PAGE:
Maybe you feel like you wasted years – or even decades – in a relationship. You held onto a boyfriend or relationship for reasons that made sense to you. Perhaps you stayed married for longer than you should have. How do you recover the years you “wasted” in a relationship? You’ll never get the time back…but that doesn’t mean you didn’t learn or gain something valuable.
“I feel like I wasted the past three years of my life on hopes and plans for the future that are now just gone,” says Joey on How to Deal With Regret After a Breakup. “My boyfriend is clinically depressed and has broken up with me. We’re both in our mid-forties and have been together for three years. He refuses to go to his doctor to get help. I’m heartbroken and at my wits’ end – he said he wants to be friends, that he is a waste of space, and that I deserve to be with someone who can give me the time and affection I deserve. I don’t think I can put myself through this again. Any advice would be appreciated.”
The first and most important thing to do is stop thinking of your relationship as a waste of time. You stayed in it for a reason. Perhaps you had several good reasons to stay married or hold on to your boyfriend. It’s time to dig out of the trip of thinking you wasted time in your past relationship! That kind of thinking only spirals you deeper into pain, grief, regret and depression.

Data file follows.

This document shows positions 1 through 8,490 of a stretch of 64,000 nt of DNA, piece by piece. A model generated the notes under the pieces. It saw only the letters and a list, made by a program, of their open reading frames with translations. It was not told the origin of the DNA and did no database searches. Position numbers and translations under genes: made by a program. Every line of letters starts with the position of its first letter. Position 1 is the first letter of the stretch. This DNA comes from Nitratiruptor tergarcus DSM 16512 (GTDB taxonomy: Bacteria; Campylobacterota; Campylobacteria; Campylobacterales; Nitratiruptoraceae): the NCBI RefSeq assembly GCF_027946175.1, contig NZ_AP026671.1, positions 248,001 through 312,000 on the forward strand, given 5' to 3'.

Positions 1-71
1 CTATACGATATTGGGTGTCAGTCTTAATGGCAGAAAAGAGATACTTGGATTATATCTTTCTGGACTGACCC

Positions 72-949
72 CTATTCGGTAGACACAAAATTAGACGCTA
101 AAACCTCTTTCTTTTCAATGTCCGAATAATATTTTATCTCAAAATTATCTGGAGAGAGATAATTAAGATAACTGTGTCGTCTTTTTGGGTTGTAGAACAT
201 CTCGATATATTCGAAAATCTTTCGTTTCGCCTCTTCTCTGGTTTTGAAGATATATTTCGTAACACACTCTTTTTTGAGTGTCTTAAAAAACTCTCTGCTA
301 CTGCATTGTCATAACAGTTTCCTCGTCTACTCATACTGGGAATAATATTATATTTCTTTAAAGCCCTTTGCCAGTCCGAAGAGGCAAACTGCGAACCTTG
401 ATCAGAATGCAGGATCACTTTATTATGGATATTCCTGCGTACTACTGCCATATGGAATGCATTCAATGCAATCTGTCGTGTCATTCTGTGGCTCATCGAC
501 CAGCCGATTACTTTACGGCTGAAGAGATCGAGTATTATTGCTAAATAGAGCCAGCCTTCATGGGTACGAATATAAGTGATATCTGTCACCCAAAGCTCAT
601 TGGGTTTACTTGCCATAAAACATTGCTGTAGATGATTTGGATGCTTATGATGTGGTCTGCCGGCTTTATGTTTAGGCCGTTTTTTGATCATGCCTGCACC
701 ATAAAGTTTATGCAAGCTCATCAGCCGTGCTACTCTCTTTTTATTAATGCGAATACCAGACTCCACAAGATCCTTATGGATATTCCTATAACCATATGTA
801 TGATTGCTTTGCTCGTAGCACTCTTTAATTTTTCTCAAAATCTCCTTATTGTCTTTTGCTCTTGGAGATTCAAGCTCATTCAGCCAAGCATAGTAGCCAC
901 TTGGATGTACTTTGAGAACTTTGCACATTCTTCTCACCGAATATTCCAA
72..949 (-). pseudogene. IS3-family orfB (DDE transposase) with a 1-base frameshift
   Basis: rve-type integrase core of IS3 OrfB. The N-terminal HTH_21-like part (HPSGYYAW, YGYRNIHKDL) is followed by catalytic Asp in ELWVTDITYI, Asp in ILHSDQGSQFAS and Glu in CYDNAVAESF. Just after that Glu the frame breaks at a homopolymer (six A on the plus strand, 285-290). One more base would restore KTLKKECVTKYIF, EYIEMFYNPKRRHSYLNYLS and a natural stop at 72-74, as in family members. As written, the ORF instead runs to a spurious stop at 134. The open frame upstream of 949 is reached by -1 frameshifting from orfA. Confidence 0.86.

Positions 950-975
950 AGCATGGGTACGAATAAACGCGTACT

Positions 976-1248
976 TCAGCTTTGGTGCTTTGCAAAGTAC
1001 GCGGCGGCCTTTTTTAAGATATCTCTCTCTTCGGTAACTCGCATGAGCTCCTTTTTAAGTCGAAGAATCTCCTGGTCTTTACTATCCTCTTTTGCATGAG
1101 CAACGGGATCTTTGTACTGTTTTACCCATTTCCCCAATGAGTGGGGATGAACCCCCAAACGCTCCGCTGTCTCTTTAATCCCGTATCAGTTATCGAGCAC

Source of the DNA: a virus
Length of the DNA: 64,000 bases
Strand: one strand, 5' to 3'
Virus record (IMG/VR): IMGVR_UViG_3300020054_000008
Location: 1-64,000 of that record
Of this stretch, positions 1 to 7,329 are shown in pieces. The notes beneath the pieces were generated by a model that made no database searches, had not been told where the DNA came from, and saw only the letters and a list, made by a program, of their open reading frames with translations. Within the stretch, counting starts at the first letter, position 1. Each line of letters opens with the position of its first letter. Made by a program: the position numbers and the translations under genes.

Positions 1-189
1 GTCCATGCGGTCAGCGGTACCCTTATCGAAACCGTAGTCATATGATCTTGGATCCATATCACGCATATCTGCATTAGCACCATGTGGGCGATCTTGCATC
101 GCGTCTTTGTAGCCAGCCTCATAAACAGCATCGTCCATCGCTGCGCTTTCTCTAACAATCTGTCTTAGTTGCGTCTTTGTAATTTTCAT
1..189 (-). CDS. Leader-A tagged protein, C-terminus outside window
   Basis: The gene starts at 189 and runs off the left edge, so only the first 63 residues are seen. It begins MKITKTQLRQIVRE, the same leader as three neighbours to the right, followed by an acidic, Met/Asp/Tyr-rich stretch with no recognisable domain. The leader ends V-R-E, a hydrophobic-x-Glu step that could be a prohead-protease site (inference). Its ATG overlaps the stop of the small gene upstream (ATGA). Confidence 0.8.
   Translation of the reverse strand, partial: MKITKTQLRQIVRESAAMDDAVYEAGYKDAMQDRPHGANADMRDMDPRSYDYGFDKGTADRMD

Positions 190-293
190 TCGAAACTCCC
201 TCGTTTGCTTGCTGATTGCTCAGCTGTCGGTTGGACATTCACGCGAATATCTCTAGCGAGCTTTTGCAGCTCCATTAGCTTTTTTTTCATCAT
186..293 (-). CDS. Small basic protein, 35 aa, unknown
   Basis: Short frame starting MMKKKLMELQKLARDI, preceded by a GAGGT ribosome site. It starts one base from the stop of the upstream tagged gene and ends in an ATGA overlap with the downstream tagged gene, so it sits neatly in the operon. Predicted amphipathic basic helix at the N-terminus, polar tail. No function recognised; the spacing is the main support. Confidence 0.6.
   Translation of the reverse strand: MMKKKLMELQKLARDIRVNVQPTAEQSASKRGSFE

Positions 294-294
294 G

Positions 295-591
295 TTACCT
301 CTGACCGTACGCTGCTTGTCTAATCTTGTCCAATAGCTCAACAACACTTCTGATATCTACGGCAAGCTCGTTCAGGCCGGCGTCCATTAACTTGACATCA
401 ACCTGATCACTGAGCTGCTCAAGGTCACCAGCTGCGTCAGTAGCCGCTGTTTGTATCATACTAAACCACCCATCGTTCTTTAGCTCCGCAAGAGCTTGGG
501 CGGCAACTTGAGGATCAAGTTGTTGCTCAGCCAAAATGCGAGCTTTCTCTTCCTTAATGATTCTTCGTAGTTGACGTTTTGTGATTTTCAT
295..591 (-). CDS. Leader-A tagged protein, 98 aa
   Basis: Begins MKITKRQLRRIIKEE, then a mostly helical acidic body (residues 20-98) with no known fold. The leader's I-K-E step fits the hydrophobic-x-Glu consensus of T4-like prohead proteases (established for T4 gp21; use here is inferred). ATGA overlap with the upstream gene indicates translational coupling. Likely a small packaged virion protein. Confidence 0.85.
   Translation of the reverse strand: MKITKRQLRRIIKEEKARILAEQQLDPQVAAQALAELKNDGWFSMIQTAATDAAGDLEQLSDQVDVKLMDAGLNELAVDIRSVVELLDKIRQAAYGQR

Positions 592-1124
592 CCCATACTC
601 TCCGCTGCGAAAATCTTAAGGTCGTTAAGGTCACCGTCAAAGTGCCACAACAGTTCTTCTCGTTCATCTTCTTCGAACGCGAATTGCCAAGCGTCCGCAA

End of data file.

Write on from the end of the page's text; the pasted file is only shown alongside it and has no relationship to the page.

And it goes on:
While you can’t literally recover the years you spent with someone you love, you can recover yourself. And you – right here and now – are much more important than the past.
3 Things to Remember About the Years Lost in a Relationship
Byron Katie’s Loving What Is: Four Questions That Can Change Your Life is one of my favorite books about recovering from the past and accepting reality. You can’t change what happened. Nor can you regain the years spent in a relationship that wasn’t going anywhere.
You can, however, learn to accept the truth about reality. And the truth will set you free.